Virginia Woolf was a female, British writer at the forefront of the modernist literary movement. Known for her stream-of-consciousness, experimental writing style, many of her novels and short stories are considered canonical works throughout the world.

In Desmond McCarthy's review of Orlando, featured in this exhibit, he writes "In 'Mrs Dalloway' each character moves in a bubble of his or her own. Contact between them is hardly possible; they exist simultaneously. It is these iridescent, quickly-pricked and blown-again bubbles, made of private thoughts and dreams, which Mrs. Woolf is so adept at describing" (page 5).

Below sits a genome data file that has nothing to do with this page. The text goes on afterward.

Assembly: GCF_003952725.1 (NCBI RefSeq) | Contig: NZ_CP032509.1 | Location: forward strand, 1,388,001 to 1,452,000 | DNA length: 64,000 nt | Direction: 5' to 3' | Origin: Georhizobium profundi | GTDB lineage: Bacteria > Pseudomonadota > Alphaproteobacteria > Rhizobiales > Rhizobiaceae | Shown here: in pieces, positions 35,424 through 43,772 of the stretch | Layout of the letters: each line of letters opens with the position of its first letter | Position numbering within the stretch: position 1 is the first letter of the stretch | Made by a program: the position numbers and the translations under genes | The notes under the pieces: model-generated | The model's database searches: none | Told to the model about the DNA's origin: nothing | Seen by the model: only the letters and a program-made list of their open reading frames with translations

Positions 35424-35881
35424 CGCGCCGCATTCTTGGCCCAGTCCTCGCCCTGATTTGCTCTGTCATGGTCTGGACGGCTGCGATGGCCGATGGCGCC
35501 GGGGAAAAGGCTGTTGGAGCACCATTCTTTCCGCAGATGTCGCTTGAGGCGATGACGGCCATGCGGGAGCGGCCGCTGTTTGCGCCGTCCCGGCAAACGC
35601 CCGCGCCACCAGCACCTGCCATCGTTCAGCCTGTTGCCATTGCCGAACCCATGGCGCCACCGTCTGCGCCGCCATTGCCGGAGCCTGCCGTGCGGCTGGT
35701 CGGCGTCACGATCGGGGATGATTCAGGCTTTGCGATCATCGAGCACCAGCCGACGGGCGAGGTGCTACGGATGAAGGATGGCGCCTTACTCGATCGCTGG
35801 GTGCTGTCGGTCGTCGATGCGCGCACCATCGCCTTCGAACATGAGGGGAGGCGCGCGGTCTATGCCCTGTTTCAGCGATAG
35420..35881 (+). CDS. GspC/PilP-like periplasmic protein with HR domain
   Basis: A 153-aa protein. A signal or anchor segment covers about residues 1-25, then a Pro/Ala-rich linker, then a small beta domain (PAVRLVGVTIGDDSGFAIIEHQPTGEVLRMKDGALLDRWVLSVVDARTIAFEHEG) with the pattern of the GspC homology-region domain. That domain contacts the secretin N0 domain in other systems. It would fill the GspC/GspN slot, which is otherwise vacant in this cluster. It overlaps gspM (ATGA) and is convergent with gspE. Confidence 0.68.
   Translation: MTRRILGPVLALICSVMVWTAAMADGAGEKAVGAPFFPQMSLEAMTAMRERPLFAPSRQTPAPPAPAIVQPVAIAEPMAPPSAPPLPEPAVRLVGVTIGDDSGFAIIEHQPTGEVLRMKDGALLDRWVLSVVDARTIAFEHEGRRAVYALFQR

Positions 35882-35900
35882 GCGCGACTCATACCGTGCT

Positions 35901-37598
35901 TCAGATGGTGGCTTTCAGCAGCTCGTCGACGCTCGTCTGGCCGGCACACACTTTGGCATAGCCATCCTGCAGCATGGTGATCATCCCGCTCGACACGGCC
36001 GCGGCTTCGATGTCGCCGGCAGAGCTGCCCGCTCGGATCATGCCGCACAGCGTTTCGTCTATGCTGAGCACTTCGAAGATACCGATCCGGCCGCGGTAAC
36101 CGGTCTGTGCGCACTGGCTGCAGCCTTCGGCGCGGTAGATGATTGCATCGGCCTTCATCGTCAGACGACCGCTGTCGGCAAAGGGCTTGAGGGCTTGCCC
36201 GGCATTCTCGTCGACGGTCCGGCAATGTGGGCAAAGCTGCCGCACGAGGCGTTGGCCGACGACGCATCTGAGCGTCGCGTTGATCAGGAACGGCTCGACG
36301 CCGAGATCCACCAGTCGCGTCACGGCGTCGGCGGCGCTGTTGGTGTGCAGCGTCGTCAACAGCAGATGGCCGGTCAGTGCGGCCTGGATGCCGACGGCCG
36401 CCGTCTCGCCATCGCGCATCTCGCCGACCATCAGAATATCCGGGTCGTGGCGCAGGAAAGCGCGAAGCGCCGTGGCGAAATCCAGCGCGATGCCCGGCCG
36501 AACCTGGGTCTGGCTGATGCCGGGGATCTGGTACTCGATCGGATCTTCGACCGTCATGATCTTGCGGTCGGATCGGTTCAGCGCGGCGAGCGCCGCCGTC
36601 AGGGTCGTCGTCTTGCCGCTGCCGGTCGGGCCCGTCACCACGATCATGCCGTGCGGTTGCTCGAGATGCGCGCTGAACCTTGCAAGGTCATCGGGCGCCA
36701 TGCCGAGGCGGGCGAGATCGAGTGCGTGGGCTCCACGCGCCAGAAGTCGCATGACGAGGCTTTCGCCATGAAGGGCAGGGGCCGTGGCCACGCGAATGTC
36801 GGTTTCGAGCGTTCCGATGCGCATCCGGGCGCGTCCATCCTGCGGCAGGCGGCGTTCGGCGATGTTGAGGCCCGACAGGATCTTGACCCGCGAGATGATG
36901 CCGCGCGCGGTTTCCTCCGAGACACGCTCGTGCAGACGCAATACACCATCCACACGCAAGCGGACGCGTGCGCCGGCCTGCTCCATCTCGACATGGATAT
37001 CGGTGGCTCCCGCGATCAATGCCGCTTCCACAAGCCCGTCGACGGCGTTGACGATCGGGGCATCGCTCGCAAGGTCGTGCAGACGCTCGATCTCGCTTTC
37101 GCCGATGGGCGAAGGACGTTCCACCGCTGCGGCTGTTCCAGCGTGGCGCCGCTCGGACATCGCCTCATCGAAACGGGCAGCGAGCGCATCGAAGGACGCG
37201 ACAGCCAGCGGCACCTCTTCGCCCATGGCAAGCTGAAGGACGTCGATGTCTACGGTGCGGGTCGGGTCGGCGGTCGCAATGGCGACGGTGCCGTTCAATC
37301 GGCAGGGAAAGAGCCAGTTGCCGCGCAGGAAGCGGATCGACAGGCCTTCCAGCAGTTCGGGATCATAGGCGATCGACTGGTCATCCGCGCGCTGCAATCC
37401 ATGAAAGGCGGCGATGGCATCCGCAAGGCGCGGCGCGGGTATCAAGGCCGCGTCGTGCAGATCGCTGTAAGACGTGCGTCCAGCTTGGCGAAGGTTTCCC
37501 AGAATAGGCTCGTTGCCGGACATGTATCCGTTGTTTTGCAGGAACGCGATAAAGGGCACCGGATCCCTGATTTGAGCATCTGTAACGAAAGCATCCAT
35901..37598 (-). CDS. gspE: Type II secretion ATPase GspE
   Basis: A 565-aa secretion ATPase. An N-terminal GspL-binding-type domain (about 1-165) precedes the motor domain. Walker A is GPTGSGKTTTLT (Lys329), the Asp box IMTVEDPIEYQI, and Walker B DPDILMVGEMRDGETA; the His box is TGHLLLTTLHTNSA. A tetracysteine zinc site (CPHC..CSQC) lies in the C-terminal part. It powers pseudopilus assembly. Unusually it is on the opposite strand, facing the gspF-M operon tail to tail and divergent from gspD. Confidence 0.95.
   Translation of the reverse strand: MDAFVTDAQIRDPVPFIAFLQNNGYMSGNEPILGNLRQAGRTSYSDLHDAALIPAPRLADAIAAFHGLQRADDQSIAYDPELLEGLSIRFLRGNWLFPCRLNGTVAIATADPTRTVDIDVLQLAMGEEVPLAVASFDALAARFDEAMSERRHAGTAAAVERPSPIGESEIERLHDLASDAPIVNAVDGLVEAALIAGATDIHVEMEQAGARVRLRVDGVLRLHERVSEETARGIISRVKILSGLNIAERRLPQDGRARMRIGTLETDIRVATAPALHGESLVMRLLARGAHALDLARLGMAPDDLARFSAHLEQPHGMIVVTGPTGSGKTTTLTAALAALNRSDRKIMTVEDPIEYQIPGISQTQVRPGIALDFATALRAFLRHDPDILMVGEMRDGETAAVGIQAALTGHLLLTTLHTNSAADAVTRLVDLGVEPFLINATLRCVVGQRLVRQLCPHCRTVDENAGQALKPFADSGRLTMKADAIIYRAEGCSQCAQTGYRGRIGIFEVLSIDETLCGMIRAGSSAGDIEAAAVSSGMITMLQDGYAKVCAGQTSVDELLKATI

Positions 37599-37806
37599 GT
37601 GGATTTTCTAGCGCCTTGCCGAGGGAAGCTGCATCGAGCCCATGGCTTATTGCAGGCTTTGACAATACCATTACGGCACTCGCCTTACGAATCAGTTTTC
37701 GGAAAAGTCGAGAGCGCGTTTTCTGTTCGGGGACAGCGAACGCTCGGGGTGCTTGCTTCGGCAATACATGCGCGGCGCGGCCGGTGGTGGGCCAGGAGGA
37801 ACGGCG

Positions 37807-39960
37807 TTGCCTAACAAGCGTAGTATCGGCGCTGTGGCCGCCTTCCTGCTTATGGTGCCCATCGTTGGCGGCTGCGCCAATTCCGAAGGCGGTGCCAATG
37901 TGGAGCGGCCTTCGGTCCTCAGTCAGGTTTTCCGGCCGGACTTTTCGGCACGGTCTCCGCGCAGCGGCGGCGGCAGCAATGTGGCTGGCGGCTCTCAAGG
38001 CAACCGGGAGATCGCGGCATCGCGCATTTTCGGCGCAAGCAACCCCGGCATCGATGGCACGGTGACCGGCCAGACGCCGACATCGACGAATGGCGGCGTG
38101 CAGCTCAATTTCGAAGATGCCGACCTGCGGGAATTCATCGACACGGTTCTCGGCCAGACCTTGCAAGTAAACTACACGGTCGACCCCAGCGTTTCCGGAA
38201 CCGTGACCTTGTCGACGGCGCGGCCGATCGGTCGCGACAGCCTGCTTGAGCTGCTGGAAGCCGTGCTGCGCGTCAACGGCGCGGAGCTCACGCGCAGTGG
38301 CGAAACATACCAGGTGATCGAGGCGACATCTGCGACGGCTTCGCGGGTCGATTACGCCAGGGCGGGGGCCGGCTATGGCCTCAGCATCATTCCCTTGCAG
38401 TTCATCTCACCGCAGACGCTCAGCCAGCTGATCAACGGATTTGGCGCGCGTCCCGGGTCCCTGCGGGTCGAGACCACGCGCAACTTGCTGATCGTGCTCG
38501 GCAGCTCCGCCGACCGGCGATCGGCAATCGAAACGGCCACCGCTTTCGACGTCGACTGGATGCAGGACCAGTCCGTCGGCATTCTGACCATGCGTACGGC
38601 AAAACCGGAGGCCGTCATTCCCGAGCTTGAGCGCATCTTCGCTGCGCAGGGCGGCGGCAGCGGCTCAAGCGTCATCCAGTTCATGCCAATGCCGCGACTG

The Lilly Library at Indiana University holds items which give us a glimpse of Virginia Woolf. The letters from the McCarthy collection, Mrs. Dalloway publishers proof pages from the English Literature collection, and lithograph from the Richard Kennedy collection offer examples of Desmond's description. Together, these items form a raw and intimate view of Virginia Woolf as a writer, person, and friend.